Here is Jon Jones leaving the line in his own way with the same effect. Belfort can only punch fast enough to leave no openings and overwhelm folks for so long, and he has a habit of mentally shutting down when the fight isn't going his way. Sidestepping his rushes cannot be overstated; it is vital for anyone fighting against him to be able to pivot off like this.

Tom Szczerbowski-USA TODAY Sports
Belfort does not like to be jammed. Kicks like this also wear on his cardio and motivation.

The other thing that does Belfort in is facing a fighter who can jam his charges with a stiff kick.

We're not talking a lazy teep just to tick a box—the kind you'll occasionally see Urijah Faber attempt—but instead a Jon Jones side kick, or the back kick that Kazushi Sakuraba broke Belfort down with a decade earlier. Belfort can keep getting better at what he does, but as long as it is coming in on a straight line, the same stuff will always be the key.

Distance is the key against Belfort, but if you have no means of keeping it, he's just going to swarm all over you.

 

Does Rockhold Have It in Him?

Fighting as he does now? Probably not.

Not an awful lot had happened in the first fight between Belfort and Rockhold before the huge spinning kick landed and ended the bout, but enough had happened to show that Belfort is a nightmare matchup for Rockhold.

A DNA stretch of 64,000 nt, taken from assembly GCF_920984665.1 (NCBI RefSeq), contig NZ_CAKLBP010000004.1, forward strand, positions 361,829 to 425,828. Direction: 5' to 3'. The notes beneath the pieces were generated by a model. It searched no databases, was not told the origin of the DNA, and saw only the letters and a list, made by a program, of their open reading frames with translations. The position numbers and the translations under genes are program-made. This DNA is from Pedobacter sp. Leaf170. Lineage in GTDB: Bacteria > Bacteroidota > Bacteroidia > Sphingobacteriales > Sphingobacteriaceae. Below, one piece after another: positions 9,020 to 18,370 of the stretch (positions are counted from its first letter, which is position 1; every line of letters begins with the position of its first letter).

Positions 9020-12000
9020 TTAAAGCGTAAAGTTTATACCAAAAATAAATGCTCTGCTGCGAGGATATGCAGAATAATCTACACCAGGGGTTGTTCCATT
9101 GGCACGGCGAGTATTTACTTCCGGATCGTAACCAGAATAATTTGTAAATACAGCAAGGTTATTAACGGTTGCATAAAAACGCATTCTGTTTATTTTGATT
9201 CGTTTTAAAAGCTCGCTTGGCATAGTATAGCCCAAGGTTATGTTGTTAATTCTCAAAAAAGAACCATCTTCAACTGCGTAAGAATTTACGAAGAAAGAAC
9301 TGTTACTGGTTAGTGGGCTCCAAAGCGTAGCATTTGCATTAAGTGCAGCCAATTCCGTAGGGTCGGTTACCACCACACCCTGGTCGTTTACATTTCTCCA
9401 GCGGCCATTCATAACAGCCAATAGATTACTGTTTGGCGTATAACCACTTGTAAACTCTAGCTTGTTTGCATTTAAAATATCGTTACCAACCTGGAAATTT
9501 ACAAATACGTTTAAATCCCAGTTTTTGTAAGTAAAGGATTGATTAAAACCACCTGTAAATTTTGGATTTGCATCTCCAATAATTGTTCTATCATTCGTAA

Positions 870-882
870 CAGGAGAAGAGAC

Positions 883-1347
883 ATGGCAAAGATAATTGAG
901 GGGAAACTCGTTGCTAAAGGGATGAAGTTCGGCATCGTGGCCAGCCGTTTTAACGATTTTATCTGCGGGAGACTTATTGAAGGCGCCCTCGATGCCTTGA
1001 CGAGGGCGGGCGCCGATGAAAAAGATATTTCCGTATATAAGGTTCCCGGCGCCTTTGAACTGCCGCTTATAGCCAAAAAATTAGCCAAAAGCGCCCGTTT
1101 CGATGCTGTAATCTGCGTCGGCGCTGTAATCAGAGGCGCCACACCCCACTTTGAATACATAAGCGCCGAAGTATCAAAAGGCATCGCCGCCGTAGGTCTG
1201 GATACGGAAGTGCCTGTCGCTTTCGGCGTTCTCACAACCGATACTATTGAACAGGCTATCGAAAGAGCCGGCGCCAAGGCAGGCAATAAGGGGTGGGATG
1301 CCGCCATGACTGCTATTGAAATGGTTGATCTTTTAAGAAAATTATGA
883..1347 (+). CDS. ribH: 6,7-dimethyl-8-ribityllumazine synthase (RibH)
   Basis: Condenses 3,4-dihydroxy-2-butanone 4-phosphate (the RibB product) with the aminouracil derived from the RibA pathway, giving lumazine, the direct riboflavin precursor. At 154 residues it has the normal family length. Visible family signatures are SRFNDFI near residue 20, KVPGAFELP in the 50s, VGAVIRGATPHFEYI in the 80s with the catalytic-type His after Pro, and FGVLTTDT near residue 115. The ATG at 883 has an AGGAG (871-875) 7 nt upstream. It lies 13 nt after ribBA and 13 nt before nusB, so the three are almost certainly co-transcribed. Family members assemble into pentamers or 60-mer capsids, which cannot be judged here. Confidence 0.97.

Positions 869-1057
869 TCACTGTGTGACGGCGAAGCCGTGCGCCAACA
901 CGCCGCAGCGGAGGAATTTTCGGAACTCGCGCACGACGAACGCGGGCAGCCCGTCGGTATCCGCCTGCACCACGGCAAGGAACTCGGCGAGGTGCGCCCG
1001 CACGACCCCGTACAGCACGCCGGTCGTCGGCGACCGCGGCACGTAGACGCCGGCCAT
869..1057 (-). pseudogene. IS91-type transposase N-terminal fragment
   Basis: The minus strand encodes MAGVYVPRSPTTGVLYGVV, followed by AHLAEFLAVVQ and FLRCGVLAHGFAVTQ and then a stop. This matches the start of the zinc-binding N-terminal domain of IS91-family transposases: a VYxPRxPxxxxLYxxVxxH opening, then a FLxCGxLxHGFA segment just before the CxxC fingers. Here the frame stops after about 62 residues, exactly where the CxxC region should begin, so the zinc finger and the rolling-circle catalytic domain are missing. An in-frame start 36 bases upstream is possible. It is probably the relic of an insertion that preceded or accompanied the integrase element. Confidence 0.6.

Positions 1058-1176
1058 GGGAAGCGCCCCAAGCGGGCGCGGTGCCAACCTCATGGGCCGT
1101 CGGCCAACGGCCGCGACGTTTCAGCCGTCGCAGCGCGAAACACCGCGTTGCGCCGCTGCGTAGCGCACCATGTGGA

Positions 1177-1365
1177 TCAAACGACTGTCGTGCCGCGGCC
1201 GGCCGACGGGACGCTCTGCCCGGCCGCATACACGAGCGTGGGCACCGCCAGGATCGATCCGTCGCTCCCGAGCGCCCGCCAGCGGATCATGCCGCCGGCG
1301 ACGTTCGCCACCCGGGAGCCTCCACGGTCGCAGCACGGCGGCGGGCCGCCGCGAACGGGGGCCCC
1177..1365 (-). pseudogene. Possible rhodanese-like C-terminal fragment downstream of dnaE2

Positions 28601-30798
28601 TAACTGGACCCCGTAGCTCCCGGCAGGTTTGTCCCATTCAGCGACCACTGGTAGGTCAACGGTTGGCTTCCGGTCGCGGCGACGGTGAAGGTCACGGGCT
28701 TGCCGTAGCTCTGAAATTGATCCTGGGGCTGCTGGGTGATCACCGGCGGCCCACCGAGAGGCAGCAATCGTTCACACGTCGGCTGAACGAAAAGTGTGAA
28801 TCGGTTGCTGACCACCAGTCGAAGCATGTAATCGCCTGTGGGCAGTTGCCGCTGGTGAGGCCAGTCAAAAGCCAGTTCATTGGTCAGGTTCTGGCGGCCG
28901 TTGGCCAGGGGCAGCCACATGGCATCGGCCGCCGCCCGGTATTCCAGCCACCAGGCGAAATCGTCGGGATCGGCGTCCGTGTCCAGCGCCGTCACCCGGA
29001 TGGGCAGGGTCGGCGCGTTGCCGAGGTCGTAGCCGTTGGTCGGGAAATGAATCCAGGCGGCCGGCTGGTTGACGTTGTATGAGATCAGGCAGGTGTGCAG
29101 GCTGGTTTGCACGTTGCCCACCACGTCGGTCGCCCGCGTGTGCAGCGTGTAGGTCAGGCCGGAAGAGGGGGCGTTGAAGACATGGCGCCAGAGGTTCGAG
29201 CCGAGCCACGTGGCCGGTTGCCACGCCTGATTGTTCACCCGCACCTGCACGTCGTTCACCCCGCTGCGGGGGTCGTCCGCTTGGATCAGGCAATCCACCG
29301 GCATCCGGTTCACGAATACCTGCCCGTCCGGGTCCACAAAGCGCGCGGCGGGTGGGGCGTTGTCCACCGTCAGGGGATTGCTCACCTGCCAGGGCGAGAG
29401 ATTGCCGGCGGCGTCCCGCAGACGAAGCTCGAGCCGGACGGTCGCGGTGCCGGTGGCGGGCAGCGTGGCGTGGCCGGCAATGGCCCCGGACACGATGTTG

Rockhold came out and did his usual bigger-man part, attempting to pressure Belfort toward the fence. Belfort might not be varied in his offence, but he knows how to circle out. Where Costas Philippou was backing himself onto the cage from the start last night, Belfort was having none of it. Rockhold was visibly stifled within the opening minute of the bout.

Rockhold couldn't pressure Belfort toward the fence and make him circle into kicks, and the more Belfort circled away from Rockhold's left leg, the more clueless Rockhold looked.

By the two-minute mark, Rockhold was willing to shoot a takedown from far too great a distance to do anything of use, and then he was on the fence himself. Before he knew it, Rockhold was between Belfort and the fence with nowhere to go (as he always moves straight backward) and ate the wheel kick that put him to sleep.

With all that being said, Rockhold does have the tools necessary to give Belfort fits—he just doesn't like to use them so much as his usual methods. 

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On the subject of sidestepping the rush, Rockhold was able to reverse positions on Belfort nicely during one of Belfort's attempts at a flurry along the fence. This, more than attempting to back straight up, is the way to defuse the horrible danger of getting caught on the end of a Belfort flurry.

Rockhold also showed a nice back kick that Belfort ate in the bread basket as Belfort continued to circle toward it through the fight.

But Rockhold threw it once. Sakuraba had incredible success with long back kicks in this manner against Belfort a decade ago, and since he's such a hyper-aggressive fighter, they work just as well on him now. Jones' stumping of Belfort came from keeping "The Phenom" at the end of his leg and winding him with kicks as well.

Jason da Silva-USA TODAY Sports

To conclude, Rockhold has shown the technical components necessary to be a stylistic nightmare for Belfort. Unfortunately, Rockhold's preferred method of fighting is just unlikely to cut it against Belfort. Beating fighters who will engage you exactly the way you want them to is not showing improvement—it just shows that you're still good at what you always were good at.

 

Pick up Jack's eBooks Advanced Striking and Elementary Striking from his blog, Fights Gone ByJack can also be found on Facebook and Twitter.